Interview With Tony Webster

The Game

BoardGameGeek Forum

Tony Webster partnered with Gary Chalk to design Cry Havoc back in the early 80’s.
He has been kind enough to answer a few questions for Cry Havoc Fan.

Buxeria: Tony, I feel honored to get in touch with the man who invented a game that still keeps me awake at night, almost 30 years later! Thank you so much to answer my questions today.

Tony Webster: I'm more than happy to answer a few questions if I can!

B: How did you come up with the idea of a skirmish game set in the Middle-Ages?
And who, as I understand that this was a joint effort between you and Gary Chalk?

T.W.: Myself, Gary Chalk and one or two other friends (notably Grant Newell) would meet

Tony Webster

Tony Webster in the early 80's, when he wrote the Cry Havoc rules.

every Friday evening at either Gary or Grant's house and engage in miniature gaming. Grant Newell and I were very much fans of WW2 54mm figures and along with Gary Chalk we'd fight section/platoon sized engagements based on "Operation Market Garden" (Arnhem). Gary Chalks' real passion however was at that time the medieval and renaissance periods and we'd often engage in large scale campaigns using Gary extensive collection of 25mm figures.

Occasionally for some light relief we would play a military board game. One evening we were playing a game (the name escapes me, it may have been an ECW game) and we became extremely frustrated with the morass of rules that had to be waded through in order to complete a turn, it was at that point that I said "we could produce a game that would be more fun than this" . Grant didn't really have the time or inclination to involve himself in the project but Gary readily agreed and as I recall it was he who suggested we should set the game in the medieval period and that if I set to work on drafting some rules he would make a start on producing some maps and counters.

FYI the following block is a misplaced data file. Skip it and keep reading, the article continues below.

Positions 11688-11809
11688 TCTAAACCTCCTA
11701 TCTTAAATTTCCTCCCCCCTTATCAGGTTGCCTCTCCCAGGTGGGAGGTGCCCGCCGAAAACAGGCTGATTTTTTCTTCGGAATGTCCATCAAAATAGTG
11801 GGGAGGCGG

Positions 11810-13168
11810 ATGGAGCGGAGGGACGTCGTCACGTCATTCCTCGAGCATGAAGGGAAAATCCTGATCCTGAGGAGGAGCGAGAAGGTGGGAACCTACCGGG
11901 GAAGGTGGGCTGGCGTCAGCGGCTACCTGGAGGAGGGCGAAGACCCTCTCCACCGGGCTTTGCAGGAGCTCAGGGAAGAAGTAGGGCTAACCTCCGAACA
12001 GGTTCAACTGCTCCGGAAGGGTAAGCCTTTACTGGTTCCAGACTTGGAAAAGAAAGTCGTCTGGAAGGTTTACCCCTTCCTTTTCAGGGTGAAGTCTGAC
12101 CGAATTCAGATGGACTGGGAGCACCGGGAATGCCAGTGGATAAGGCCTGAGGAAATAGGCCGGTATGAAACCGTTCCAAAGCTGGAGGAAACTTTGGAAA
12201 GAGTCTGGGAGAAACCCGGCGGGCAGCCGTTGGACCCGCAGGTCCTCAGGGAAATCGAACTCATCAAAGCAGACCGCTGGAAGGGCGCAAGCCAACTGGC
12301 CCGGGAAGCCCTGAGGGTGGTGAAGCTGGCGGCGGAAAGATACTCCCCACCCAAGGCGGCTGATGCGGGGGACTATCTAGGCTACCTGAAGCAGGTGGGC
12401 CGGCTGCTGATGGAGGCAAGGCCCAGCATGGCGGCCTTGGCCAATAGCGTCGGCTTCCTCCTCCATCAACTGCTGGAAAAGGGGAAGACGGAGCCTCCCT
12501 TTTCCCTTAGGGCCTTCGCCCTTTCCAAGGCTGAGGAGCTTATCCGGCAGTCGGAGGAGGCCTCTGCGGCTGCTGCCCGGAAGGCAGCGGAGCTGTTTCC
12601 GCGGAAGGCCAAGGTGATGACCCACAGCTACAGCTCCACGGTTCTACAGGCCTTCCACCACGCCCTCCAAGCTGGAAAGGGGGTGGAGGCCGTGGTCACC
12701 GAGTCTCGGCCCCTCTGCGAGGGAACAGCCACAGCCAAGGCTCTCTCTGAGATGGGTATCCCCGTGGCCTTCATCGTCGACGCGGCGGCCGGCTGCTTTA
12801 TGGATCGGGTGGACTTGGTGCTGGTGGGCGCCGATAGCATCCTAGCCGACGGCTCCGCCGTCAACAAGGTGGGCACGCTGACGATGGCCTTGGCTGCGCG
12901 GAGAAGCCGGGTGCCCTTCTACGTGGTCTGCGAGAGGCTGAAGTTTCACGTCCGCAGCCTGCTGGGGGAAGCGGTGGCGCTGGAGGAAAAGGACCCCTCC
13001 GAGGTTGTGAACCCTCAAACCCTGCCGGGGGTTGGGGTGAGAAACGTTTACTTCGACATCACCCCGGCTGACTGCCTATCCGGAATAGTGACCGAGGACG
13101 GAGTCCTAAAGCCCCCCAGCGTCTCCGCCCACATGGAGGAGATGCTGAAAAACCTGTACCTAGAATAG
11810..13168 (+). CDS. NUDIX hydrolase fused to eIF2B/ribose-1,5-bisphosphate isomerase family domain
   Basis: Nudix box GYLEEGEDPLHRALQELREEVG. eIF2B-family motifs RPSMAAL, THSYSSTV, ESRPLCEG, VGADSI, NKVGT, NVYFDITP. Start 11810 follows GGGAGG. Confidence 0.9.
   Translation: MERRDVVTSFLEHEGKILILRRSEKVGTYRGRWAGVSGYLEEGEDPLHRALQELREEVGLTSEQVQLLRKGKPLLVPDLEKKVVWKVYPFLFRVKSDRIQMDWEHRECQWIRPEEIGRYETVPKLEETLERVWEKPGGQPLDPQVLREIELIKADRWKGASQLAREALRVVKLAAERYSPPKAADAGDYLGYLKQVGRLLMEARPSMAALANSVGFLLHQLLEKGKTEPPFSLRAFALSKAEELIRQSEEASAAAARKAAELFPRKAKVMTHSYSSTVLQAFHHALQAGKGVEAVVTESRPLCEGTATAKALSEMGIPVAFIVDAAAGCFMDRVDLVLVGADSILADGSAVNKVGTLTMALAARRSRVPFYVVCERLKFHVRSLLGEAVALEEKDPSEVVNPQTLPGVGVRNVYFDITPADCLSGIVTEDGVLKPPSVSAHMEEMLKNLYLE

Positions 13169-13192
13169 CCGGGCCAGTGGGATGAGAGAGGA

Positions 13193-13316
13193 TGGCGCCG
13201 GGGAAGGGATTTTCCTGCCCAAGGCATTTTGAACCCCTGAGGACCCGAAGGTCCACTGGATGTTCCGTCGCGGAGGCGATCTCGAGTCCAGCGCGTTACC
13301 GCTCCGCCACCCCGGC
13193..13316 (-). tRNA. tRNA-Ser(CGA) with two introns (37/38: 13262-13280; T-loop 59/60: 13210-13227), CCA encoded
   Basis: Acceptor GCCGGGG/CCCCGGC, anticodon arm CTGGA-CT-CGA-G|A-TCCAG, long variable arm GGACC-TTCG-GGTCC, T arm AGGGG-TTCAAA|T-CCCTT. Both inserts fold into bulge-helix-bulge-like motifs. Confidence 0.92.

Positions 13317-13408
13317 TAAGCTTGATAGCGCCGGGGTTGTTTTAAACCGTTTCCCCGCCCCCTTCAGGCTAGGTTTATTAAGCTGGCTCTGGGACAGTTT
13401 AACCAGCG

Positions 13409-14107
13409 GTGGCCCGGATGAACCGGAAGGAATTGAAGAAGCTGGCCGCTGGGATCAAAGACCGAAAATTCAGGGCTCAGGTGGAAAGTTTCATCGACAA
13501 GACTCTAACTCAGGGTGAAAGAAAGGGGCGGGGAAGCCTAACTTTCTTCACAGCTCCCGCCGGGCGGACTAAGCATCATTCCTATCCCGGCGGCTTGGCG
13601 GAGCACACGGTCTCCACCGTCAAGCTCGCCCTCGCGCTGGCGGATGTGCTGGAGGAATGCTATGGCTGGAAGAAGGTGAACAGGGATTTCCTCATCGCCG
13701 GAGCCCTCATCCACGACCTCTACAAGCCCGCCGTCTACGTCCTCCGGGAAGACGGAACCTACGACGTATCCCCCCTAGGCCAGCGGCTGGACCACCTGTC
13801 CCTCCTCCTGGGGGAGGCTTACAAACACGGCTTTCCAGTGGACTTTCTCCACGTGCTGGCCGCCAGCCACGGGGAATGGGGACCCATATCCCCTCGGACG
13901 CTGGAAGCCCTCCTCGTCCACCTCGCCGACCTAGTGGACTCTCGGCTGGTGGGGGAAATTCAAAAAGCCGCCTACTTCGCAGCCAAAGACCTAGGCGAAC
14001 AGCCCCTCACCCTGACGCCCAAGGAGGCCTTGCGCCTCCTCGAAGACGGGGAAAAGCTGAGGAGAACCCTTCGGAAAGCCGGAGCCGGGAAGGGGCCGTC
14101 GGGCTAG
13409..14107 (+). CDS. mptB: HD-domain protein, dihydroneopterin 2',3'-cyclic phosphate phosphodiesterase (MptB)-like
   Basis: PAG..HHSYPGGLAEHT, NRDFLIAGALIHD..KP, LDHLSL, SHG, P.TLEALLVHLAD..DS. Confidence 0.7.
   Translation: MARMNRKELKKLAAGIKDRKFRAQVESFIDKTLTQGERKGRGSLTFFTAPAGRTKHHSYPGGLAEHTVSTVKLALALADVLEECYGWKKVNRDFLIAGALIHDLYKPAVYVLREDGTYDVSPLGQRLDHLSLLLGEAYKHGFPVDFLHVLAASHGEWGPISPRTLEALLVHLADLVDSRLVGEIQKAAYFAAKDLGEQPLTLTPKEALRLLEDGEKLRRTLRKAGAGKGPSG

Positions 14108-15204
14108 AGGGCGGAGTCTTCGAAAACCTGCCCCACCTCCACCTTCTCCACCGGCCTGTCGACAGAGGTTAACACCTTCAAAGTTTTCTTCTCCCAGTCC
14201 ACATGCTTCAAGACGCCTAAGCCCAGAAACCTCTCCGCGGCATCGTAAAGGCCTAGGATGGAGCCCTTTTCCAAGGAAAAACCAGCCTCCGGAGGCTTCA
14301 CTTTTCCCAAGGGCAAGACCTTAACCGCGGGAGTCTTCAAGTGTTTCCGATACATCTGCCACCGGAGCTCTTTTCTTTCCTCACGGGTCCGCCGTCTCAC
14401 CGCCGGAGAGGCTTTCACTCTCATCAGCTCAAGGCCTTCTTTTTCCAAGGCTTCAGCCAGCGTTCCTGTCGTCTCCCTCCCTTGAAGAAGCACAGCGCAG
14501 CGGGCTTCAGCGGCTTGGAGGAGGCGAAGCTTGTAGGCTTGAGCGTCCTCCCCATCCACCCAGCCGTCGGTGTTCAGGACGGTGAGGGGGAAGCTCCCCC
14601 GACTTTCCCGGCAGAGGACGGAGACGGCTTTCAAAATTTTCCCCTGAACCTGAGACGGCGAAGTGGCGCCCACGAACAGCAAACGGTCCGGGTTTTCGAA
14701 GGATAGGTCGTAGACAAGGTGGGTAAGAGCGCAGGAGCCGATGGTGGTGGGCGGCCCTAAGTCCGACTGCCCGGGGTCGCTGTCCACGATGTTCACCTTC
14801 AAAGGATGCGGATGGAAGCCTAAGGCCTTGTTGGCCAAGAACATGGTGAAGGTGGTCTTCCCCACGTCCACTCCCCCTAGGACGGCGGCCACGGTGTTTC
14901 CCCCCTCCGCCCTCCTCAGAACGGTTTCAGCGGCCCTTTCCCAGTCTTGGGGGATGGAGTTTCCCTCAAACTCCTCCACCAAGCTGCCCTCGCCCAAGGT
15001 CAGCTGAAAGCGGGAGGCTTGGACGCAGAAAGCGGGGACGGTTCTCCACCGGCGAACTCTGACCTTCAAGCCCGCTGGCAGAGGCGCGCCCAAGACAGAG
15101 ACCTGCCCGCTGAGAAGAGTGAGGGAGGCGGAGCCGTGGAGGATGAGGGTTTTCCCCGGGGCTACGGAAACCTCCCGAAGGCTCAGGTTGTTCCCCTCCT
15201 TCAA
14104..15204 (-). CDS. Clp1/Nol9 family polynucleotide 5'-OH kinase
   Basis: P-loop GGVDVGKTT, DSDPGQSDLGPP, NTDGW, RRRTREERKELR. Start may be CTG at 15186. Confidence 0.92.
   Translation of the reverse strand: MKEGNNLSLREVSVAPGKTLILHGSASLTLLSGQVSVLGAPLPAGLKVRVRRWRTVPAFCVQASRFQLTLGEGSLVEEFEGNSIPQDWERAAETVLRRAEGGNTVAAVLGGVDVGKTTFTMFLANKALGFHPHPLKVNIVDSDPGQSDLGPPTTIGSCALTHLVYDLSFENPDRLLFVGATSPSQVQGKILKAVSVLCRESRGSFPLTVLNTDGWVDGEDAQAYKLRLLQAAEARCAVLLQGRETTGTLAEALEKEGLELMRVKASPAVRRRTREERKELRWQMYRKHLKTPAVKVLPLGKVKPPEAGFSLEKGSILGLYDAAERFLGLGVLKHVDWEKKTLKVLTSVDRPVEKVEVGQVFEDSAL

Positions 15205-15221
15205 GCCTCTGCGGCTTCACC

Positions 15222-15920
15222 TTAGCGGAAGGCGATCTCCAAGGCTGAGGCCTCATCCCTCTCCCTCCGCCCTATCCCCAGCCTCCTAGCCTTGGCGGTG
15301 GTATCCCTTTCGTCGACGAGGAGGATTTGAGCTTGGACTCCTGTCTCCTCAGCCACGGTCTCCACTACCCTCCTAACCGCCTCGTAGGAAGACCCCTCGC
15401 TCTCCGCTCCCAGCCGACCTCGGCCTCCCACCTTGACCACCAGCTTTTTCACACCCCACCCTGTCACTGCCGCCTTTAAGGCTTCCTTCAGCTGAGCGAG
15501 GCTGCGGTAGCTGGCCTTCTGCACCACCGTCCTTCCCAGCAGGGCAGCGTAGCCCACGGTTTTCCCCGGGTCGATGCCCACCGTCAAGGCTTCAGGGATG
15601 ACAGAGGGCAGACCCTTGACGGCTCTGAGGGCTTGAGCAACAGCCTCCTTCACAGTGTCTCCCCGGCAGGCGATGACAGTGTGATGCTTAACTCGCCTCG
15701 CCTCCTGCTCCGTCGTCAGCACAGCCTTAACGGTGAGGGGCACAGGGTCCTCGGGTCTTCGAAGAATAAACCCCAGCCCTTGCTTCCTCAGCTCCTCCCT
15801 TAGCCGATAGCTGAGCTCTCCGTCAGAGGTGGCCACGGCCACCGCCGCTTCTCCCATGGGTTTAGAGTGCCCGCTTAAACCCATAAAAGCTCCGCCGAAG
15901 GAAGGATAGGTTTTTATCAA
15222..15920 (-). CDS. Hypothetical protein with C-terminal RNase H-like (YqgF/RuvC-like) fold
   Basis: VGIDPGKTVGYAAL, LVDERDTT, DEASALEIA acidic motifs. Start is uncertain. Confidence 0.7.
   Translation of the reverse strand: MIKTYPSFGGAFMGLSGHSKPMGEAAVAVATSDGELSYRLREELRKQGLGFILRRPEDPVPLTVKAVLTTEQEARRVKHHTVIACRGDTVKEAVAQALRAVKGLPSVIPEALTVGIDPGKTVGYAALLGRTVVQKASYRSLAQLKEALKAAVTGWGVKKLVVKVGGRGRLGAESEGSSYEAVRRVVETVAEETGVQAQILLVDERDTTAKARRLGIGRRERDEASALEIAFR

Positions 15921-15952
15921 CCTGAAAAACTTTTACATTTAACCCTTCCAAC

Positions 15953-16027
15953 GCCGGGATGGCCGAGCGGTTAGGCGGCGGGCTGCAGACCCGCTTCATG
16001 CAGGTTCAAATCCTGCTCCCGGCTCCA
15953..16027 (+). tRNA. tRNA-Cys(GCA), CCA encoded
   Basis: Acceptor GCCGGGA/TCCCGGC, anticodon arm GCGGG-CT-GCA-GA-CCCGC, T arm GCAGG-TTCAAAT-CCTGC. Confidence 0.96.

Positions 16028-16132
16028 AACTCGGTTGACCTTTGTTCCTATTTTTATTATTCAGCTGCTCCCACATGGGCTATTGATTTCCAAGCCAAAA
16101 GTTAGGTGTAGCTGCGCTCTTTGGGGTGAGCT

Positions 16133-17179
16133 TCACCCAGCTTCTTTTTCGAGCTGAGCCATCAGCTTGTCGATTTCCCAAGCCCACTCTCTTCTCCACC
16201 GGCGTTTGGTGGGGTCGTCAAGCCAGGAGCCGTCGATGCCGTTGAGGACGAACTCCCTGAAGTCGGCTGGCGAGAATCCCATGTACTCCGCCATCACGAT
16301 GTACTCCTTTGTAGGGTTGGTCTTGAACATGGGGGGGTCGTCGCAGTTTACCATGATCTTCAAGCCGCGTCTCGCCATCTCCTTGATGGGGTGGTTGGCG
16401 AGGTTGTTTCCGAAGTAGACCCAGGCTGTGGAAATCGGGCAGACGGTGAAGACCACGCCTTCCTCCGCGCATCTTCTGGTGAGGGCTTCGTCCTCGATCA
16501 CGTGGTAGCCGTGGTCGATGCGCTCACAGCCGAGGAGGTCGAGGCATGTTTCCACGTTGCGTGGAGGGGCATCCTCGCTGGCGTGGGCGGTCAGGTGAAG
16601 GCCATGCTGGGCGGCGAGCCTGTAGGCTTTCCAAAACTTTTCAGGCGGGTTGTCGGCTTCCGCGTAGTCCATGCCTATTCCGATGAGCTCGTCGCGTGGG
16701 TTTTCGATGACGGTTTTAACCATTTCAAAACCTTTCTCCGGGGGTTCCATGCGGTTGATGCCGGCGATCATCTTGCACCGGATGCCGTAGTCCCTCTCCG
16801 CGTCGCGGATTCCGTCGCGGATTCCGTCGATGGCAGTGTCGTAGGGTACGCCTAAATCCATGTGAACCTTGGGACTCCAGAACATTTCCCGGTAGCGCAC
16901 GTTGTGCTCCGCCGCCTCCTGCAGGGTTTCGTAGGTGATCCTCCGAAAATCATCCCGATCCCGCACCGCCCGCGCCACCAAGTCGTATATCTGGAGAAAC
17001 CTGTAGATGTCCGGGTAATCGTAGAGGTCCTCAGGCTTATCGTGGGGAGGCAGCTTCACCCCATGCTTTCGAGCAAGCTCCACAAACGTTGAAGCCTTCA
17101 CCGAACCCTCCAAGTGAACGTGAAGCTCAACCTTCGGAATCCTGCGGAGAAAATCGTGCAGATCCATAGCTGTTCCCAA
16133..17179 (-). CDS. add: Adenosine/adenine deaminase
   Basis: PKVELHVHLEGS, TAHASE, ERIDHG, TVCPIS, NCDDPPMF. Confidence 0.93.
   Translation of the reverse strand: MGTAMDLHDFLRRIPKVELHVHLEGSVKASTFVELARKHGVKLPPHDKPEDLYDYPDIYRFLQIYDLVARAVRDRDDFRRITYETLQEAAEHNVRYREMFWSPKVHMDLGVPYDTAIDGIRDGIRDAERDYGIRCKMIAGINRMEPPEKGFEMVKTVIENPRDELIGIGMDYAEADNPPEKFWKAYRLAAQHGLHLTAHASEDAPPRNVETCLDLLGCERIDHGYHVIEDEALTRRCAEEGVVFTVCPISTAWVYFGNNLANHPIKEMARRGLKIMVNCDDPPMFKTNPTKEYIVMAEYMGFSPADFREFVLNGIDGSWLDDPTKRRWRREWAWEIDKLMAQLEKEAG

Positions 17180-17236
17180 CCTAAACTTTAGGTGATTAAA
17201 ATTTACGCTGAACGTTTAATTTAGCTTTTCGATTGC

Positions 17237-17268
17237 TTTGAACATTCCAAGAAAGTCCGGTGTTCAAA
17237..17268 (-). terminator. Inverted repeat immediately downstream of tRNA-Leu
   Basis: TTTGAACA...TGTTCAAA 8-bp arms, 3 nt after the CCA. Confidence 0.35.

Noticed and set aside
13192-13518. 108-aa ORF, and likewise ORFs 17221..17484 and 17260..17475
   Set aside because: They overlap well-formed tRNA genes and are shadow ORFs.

B.: The concept of counters with decreasing values based on their health was ground-breaking in the early 80’s. How did you invent this?

T.W.: The idea was taken from our own WW2 miniature gaming experience where Gary and Grant had built in rules for wounded and stunned figures and the effects the condition would have on their performance.

B.: How did you share the design work with Gary? Was it simply “Gary, you draw the maps and counters and I come up with the rules” or something with more interactions?

T.W.: I have trouble putting paint on a wall, all the credit for the magnificent artwork in the game has to go to Gary, he designed the maps and counters, as far as the presentation was concerned my input was limited to map scale and counter values. As for the rules, I drafted the basic mechanics presented them to Gary and together we then set about "tweaking" them. I would like to say a this point that we weren't attempting to design a military simulation our goal was to produce a simple playable and FUN game, we'd already had our fill of "simulation" games with rule books the size of a telephone directory.

B.: The character names mix English, French and German names. Was there a reason for this? A few of the names are weird and probably have a related background. Is there anything that you can share with me?

T.W.: There's not a lot I can tell you about the naming of the characters. Gary Chalk did all the art work and presented the finished product with the names already in place. Given Gary's familiarity with the period I didn't question his name choices but I do recall chuckling at his inclusion of "Wat" and "Tyler"in the character mix as back in the 14th century Wat Tyler lead the "peasants revolt " , this was a typical example of Gary's mischievous humour.

B.: Did you design any other games? I didn’t see your name attached with any other ones, so I’m wondering if this was just a hobby for you or something that you wanted to get serious about.